Tuesday, January 18, 2011

January's Progress

Gloominess Postponed:

Well my gloominess are lifting or at the very least, being postponed until April or May.  Besides more and more unexpected projects keep coming in at work and home, so I really don't have time to be gloomy right now! 

Pantry "Eat Down" Continues:

The great pantry "eat down" challenge is heating up.  A few days ago our most picky eater Corrine was on the verge of a meltdown as her favorites started disappearing and she thought she was facing PBJ sandwiches for the rest of the month!  Corrine was advocating cleaning out the cabinets by giving it to the food closet because (and I quote) "those people will appreciate this stuff, unlike us".  So I have started posting the next couple days' menus in advance and everyone seems happier knowing what creative uses I've found for our supplies.  I made a few costly errors in planning the use of the pantry surplus since I did not take a full inventory before starting the menu planning.  For example,  I used all the frozen hot dogs before finding the frozen hot dog buns so I had to go buy more hot dogs.  However, I think we are on schedule of the "eat down" to end on or about February 4th.  Tonight I made the last roast.  Still ahead of us is orange roughy, tilapia, 3 packages of corn tortillas, 2 chickens, 1 turkey breast and a few beef ribs....plus lots of canned veggies and dry beans.  We have a few things that I always buy in bulk so they are not part of the "eat down", but they are nice to help me fill out the menu.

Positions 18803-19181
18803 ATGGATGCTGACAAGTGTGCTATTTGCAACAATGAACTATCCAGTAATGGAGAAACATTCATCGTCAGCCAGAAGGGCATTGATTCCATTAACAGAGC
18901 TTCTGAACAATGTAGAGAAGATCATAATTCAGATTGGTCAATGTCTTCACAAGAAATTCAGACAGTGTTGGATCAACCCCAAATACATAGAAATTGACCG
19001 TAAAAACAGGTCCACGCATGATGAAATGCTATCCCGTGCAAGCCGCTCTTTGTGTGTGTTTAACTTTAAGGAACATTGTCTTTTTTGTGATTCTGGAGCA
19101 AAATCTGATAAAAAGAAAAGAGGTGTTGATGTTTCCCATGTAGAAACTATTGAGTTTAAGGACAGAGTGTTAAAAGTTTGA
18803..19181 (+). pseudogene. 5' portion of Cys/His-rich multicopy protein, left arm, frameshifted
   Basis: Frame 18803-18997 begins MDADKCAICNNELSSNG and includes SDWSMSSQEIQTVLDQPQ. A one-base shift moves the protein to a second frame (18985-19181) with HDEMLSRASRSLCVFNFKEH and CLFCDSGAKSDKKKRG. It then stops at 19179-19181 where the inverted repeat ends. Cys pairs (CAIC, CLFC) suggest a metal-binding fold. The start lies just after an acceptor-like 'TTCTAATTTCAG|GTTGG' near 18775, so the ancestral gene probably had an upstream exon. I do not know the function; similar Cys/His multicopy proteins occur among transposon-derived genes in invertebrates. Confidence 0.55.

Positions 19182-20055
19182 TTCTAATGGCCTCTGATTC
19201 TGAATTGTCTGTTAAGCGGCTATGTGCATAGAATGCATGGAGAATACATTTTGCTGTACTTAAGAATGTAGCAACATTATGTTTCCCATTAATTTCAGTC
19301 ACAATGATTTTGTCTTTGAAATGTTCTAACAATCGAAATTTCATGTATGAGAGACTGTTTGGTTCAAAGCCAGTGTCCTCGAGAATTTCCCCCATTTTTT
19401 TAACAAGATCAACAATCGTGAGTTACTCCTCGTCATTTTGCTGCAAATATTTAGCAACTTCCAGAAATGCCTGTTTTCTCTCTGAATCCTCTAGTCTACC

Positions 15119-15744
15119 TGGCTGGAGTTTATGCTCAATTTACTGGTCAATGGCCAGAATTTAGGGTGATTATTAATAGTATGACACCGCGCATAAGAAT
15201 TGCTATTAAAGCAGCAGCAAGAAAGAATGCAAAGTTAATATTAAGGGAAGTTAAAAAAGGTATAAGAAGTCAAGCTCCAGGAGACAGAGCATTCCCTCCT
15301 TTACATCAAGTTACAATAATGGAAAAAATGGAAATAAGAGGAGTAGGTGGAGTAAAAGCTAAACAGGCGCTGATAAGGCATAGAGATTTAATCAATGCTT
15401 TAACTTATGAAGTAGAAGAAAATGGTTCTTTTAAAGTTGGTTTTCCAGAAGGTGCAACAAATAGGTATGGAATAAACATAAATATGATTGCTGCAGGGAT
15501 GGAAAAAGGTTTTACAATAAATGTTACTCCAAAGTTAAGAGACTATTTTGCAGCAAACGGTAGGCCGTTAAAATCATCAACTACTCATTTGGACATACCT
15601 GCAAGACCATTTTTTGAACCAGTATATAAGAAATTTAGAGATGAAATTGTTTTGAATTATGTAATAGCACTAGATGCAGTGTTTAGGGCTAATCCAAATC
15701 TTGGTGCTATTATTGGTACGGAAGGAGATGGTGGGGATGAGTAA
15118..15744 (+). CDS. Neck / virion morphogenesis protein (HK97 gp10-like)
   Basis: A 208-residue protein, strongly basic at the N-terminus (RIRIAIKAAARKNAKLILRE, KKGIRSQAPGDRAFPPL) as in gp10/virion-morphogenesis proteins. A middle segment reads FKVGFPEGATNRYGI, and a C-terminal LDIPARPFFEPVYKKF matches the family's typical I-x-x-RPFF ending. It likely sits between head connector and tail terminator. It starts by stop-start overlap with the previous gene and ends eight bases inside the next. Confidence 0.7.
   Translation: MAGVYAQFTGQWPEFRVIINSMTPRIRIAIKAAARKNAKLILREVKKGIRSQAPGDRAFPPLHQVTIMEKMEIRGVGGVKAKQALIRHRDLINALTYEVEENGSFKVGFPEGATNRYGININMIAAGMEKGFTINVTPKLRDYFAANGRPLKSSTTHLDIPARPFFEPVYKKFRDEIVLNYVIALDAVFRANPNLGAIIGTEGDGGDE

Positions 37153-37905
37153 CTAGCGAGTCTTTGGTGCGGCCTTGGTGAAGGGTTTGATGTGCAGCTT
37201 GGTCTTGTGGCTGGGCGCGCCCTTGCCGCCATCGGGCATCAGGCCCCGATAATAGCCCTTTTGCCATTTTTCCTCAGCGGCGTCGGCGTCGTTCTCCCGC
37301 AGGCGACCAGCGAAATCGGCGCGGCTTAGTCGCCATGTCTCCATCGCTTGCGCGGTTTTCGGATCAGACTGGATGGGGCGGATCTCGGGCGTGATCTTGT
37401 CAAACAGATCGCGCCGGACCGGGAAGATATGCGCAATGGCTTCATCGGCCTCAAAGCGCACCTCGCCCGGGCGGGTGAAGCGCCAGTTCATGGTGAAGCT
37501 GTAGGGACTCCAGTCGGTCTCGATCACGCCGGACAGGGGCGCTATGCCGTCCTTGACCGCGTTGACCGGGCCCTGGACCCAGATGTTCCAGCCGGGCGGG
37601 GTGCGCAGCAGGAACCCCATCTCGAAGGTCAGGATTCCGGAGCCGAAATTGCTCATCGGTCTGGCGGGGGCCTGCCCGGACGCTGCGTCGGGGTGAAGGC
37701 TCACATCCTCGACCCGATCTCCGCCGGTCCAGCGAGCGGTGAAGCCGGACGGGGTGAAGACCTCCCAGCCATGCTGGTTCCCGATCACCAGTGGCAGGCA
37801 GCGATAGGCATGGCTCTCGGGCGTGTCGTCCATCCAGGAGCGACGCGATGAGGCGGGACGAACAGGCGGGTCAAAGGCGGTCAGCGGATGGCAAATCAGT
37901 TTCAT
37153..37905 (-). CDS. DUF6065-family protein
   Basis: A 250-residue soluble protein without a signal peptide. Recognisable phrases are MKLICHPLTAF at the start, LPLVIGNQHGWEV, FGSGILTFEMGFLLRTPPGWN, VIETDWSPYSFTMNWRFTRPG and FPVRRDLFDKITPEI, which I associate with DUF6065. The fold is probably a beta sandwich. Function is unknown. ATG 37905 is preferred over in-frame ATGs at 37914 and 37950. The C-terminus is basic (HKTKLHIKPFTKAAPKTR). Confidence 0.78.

Plans for After the "Eat Down":

When I teach business classes we encourage leaders of manufacturing businesses to consider JIT inventory management which views inventory as waste because it is money spent, but not in use.  JIT or Just-In-Time was developed by Toyota in the 1950s and I'm going to be the nerdy housewife/adjunct business instructor who tries to put JIT to use in the area of my groceries and household goods.  I already realize a set amount of inventory is needed to maximize the cost savings of bulk purchases and to be prepared for an emergency.  However, these surplus items are going to be planned into the menu and grocery list so that last month's emergency supplies are the beginning of the following month's menu.